October 2006 // Volume 44 // Number 5 // Tools of the Trade // 5TOT6

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Become an International Ambassador with People to People

An international Extension experience can be maximized by being part of a professional delegation with the People to People Ambassador Program. Founded by President Eisenhower, People to People promotes his belief that ordinary citizens of different nations, if able to communicate directly, would solve their differences and find a way to live in peace. This program is an opportunity for Extension educators to gain an understanding of global issues that require local action and local issues that have global impact. It is a rewarding experience being part of a professional delegation sharing knowledge and culture, one person at a time.

Alan Sundermeier
Assistant Professor
Ohio State University Extension
Bowling Green, Ohio

Why International Travel

Have you ever considered an international Extension experience yet quickly gave up on the idea because of travel barriers? One way to maximize the experience and feel at ease is to be part of a professional delegation with the People to People Ambassador Program.

As a county-based Extension educator, I was looking for an opportunity to gain an understanding of global issues that require local action and local issues that have global impact (Ludwig, 2002). I wanted more than a travel agency could provide by visiting tourist attractions. I needed to experience the culture of ordinary working people. I also wanted to relate to fellow professionals as we tackled similar issues. A 2-week leave was the limit of my absence from county responsibilities. Sound impossible? I accomplished this and much more with the People to People Ambassador Program.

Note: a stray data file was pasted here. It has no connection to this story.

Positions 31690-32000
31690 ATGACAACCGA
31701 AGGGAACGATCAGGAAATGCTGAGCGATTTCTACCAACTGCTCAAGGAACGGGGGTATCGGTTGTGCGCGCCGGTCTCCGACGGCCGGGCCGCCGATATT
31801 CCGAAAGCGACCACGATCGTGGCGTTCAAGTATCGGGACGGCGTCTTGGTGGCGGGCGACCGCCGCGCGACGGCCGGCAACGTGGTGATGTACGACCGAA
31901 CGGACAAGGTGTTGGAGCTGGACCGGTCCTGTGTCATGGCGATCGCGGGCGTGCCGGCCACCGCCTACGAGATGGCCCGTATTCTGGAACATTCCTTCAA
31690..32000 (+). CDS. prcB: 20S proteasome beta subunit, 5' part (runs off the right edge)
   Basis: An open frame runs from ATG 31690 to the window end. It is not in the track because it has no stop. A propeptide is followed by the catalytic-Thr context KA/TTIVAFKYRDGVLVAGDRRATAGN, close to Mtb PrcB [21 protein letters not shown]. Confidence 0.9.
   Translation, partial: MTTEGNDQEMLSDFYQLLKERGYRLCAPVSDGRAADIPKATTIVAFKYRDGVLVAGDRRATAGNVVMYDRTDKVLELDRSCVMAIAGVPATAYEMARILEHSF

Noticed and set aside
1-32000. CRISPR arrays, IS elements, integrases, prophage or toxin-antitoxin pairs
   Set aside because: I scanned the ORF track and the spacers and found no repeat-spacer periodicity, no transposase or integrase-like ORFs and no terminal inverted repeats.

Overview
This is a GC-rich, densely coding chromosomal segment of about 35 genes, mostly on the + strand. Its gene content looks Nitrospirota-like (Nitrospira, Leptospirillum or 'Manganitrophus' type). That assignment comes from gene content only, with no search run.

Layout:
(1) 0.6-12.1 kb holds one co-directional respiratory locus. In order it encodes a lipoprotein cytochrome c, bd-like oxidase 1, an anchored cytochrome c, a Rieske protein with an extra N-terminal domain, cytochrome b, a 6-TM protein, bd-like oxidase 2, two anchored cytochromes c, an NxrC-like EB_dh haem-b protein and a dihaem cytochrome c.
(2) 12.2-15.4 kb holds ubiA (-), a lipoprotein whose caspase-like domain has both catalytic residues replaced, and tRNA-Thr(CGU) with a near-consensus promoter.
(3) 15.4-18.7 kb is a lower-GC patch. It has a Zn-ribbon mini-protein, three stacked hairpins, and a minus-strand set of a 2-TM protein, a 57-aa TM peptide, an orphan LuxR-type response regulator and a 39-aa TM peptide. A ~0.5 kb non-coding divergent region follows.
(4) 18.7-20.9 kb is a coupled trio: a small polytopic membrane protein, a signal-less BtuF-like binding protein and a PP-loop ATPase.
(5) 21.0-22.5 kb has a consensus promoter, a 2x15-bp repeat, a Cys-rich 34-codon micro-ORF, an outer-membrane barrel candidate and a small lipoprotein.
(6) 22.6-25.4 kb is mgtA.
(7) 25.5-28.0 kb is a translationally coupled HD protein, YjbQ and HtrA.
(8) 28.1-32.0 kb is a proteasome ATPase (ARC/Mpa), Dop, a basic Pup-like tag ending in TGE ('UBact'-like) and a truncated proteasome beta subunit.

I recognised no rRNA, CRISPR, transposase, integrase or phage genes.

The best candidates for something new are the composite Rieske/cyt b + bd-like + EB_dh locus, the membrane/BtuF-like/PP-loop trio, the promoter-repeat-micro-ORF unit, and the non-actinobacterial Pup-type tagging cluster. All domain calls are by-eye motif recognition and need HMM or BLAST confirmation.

Background of the People to People Ambassador Program

"I have long believed, as have many before me, that peaceful relations between nations require understanding and mutual respect between individuals."

President Dwight D. Eisenhower, Founder, People to People International

President Eisenhower believed that ordinary citizens of different nations, if able to communicate directly, would solve their differences and find a way to live in peace. This simple thought--that people can make the difference where government cannot--is People to People's foundation. Since 1956, the People to People organization has continued President Eisenhower's vision. This same model is followed as Extension educators relate one-on-one with their local clientele. Taking this caring attitude to a foreign country is a natural transition for Extension educators as they can become ambassadors of American good will.

Delegations of Professionals

Ambassador Programs coordinate delegations of similar professional expertise. An Extension educator in any program area or specialization can relate to professional focus areas offered such as:

  • Agriculture
  • Education
  • Social Sciences
  • Business
  • Health and Medicine
  • Law
  • Arts and Humanities
  • Science and Technology

Most delegations consist of 12 to 30 members who may be from public or private institutions, industry, or self-employed. Participants can develop strong friendships among themselves and their hosts while sharing their knowledge and professional experiences.

Off the Beaten Path